Why and how I (and many others) charge for missed appointments and late cancelations:
My policy is to charge $20.00 an hour for appointments that are forgotten or not canceled with twenty-four hours notice
if there is a client on standby who would have taken the appointment time missed. My reason for this is that forgotten and
late canceled appointments can result in a significant loss of income. I used to make allowance for medical and other emergencies
but that resulted in an unhappy tendency for some to circumvent the facts. Rather than spend time trying to ascertain the
truth (to be fair to both myself and the client) I discontinued that aspect of the policy.
I find that most clients are able to keep appointments or change them in a reasonable time. I also find that most clients
offer to pay for lost appointments without being asked.
If you need a need a more complete explanation, this is how it works...
A client, let's call her Brunheild, calls for appointment three weeks away, she selects Thursday at 4:00 for a manicure
and pedicure (two hours). During the following three weeks three other clients' call wanting an appointment for that week,
one asking for anytime after 1:00 pm on Wednesday, Thursday or Friday, the next asking for something Thursday afternoon before
7:00 and the third asking for Thursday at 3:00 or 4:00. I will offer them what appointments are open and make a note to call
them if I get a cancelation on the day or time they prefer. Sometimes only a few days or times will serve. For our example,
let us say that one client is able to adapt to another time but two end up on stand-by for Thursday afternoon. Her Thursday
comes around and at 2:00 Brunhilda calls saying she cannot keep the 4:00 appointment and wants to reschedule. I then call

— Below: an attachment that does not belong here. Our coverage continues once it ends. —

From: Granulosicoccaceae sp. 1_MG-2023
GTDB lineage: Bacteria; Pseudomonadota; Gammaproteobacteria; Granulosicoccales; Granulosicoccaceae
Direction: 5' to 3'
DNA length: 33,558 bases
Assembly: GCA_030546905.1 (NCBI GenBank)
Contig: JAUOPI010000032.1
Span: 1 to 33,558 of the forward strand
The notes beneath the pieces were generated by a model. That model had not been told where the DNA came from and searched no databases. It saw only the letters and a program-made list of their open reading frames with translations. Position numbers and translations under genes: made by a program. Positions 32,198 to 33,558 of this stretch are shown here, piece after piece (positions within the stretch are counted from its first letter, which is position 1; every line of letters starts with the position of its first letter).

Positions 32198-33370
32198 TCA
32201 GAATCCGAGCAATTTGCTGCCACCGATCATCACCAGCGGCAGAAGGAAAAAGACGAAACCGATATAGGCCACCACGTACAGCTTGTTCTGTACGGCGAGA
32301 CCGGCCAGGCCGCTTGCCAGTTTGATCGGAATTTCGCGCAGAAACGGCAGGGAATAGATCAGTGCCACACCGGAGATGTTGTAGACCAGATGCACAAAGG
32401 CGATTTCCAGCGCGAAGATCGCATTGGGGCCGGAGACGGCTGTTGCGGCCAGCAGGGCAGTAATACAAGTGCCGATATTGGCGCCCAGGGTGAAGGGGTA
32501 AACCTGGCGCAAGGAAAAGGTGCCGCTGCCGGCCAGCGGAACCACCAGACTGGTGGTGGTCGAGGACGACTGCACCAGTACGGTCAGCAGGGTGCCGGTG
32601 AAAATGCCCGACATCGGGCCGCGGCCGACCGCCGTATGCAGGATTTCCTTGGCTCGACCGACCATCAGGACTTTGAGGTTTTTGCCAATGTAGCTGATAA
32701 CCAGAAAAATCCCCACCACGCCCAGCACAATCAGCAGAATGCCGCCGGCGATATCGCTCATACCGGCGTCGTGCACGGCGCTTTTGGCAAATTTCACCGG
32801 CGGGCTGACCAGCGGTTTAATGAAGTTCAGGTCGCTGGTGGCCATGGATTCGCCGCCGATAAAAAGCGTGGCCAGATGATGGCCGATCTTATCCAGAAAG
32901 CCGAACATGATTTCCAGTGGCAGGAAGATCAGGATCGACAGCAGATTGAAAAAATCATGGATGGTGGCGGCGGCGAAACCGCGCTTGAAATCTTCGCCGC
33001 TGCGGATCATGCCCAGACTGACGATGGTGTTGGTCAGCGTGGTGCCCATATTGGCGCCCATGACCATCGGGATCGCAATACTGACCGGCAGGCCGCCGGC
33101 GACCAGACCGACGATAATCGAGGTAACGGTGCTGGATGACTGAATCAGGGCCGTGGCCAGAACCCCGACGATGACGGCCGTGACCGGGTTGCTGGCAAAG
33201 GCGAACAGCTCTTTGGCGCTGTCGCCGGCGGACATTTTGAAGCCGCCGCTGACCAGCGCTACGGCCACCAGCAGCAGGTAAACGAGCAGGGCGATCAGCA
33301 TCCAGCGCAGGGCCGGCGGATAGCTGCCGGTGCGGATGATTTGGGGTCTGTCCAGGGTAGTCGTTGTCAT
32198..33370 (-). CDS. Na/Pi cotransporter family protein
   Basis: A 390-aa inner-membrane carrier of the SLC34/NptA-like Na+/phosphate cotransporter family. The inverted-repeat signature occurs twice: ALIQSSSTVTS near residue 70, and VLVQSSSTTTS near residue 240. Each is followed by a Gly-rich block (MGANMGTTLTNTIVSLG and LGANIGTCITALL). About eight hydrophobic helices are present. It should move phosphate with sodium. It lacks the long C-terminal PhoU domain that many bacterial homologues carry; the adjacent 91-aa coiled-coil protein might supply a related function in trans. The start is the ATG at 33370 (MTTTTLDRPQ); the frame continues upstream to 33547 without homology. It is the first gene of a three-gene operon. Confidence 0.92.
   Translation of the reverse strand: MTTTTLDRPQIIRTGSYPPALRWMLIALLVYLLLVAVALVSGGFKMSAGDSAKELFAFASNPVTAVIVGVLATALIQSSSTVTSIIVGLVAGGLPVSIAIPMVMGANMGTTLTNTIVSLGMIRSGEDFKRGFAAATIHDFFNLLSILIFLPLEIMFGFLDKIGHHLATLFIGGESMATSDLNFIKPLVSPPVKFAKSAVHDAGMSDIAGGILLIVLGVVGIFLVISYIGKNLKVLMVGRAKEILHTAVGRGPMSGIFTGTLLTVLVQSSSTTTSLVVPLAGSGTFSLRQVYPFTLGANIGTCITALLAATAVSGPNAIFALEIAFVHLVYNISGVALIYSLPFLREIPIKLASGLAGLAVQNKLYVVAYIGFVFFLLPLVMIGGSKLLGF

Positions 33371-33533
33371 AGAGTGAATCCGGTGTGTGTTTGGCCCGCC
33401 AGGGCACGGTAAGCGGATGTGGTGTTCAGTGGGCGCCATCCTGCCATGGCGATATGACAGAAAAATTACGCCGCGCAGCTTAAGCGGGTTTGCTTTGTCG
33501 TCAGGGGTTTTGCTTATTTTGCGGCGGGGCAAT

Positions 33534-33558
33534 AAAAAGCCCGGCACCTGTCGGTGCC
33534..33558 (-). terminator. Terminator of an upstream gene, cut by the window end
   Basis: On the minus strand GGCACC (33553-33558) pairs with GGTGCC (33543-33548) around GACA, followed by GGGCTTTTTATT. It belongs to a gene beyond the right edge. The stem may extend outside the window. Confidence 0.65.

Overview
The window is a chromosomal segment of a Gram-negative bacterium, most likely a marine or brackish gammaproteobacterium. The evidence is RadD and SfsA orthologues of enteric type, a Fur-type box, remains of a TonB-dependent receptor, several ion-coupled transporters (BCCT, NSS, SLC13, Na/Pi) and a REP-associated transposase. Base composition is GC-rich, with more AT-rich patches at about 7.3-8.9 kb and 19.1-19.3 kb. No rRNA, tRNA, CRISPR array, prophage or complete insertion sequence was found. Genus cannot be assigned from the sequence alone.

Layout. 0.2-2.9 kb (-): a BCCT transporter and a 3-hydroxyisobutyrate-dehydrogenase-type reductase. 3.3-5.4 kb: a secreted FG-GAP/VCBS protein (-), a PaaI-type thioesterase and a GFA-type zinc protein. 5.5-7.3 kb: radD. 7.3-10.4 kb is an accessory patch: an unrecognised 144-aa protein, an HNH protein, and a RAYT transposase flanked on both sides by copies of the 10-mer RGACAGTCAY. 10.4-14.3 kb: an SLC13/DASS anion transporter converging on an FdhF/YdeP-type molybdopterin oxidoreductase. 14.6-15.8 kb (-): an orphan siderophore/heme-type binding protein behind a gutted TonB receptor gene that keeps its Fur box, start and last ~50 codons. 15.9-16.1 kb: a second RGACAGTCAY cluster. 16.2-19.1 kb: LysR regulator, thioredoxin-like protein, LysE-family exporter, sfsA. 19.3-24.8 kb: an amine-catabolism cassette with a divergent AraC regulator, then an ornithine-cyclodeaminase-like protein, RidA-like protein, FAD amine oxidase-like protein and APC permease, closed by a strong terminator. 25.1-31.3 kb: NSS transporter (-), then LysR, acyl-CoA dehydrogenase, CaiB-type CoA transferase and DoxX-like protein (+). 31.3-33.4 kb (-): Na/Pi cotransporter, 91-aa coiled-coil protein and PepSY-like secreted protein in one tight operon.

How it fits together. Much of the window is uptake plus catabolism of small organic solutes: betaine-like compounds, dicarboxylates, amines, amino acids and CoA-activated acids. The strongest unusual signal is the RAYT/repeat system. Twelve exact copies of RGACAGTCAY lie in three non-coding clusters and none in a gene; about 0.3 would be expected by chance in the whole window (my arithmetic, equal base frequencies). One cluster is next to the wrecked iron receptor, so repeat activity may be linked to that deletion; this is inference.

any clients on the stand-by list for that time. If none are able to make it (it is rather short notice but sometimes it works
and the time is filled, sometimes a new client walks in at the perfect time), I have lost $40.00 to $70.00 dollars (average,
not including more expensive services). If several clients do this in a week it results in a significant loss of income. If
one client does this frequently it results in a significant loss of income, my record holder was Kathy P who's grand total
of lost appointments reached $569.00 (acrylic fills) one year for 18 missed appointments when I worked in a salon with polices
that would not address the issue and forbade us to speak to clients about it.
Another condition is that manicurists so not make as much money per hour as hair stylists or estheticians, who also sometimes
have two clients in for services at one time.
If Brunhilda values our relationship she offers to pay for the lost time. Most clients do so. If this happens a few times
I will suggest that she wait until the day she wants to come in and call for an open time. She will not get what may be her
first choice of times, but she will not have to pay for her cancelation either. If she is flexible time-wise this may work
well for her. If she complains about paying I will talk her out of booking so far in advance, pointing out to her that she
will have to pay for missed time again if she cancels.
An alternative for Bruhilda is to find a manicurist who either does not care about lost time (independently wealthy, I
know some) or go to a salon set up for walk-in clients (some shops do not make appointments).
If she is angry, resentful or deceitful I will suggest that we are probably not right for each other and offer to inform
her next manicurist of the products we have used and colors she prefers.